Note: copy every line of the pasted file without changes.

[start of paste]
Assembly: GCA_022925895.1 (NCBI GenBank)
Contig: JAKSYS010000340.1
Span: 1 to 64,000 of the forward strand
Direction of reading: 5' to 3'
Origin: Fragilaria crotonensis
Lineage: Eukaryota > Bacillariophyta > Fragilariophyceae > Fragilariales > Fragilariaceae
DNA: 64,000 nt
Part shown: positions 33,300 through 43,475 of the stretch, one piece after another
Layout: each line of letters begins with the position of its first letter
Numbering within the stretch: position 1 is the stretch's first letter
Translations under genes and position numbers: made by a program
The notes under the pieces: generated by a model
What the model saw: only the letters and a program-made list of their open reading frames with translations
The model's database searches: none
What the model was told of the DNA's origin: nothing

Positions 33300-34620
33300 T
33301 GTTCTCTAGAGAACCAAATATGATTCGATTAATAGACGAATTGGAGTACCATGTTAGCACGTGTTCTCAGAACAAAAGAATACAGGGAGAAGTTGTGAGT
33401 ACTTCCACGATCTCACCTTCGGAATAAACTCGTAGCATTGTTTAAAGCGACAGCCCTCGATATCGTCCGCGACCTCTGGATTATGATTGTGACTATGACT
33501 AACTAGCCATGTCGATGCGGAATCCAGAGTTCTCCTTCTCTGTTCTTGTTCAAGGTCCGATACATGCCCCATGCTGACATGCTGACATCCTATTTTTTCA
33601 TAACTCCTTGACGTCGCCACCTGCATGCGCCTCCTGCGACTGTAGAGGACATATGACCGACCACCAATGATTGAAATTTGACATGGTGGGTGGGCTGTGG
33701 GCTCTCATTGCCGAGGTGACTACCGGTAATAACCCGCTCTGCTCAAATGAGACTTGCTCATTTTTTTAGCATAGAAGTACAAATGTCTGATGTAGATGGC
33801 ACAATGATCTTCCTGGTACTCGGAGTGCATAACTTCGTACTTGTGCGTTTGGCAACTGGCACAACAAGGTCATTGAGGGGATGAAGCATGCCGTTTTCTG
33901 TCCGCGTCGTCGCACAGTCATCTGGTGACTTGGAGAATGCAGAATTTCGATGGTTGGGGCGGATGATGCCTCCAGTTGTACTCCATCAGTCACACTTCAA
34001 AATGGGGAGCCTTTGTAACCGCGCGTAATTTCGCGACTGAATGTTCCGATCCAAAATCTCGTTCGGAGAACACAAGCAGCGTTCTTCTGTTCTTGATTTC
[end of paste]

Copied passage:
Assembly: GCA_022925895.1 (NCBI GenBank)
Contig: JAKSYS010000340.1
Span: 1 to 64,000 of the forward strand
Direction of reading: 5' to 3'
Origin: Fragilaria crotonensis
Lineage: Eukaryota > Bacillariophyta > Fragilariophyceae > Fragilariales > Fragilariaceae
DNA: 64,000 nt
Part shown: positions 33,300 through 43,475 of the stretch, one piece after another
Layout: each line of letters begins with the position of its first letter
Numbering within the stretch: position 1 is the stretch's first letter
Translations under genes and position numbers: made by a program
The notes under the pieces: generated by a model
What the model saw: only the letters and a program-made list of their open reading frames with translations
The model's database searches: none
What the model was told of the DNA's origin: nothing

Positions 33300-34620
33300 T
33301 GTTCTCTAGAGAACCAAATATGATTCGATTAATAGACGAATTGGAGTACCATGTTAGCACGTGTTCTCAGAACAAAAGAATACAGGGAGAAGTTGTGAGT
33401 ACTTCCACGATCTCACCTTCGGAATAAACTCGTAGCATTGTTTAAAGCGACAGCCCTCGATATCGTCCGCGACCTCTGGATTATGATTGTGACTATGACT
33501 AACTAGCCATGTCGATGCGGAATCCAGAGTTCTCCTTCTCTGTTCTTGTTCAAGGTCCGATACATGCCCCATGCTGACATGCTGACATCCTATTTTTTCA
33601 TAACTCCTTGACGTCGCCACCTGCATGCGCCTCCTGCGACTGTAGAGGACATATGACCGACCACCAATGATTGAAATTTGACATGGTGGGTGGGCTGTGG
33701 GCTCTCATTGCCGAGGTGACTACCGGTAATAACCCGCTCTGCTCAAATGAGACTTGCTCATTTTTTTAGCATAGAAGTACAAATGTCTGATGTAGATGGC
33801 ACAATGATCTTCCTGGTACTCGGAGTGCATAACTTCGTACTTGTGCGTTTGGCAACTGGCACAACAAGGTCATTGAGGGGATGAAGCATGCCGTTTTCTG
33901 TCCGCGTCGTCGCACAGTCATCTGGTGACTTGGAGAATGCAGAATTTCGATGGTTGGGGCGGATGATGCCTCCAGTTGTACTCCATCAGTCACACTTCAA
34001 AATGGGGAGCCTTTGTAACCGCGCGTAATTTCGCGACTGAATGTTCCGATCCAAAATCTCGTTCGGAGAACACAAGCAGCGTTCTTCTGTTCTTGATTTC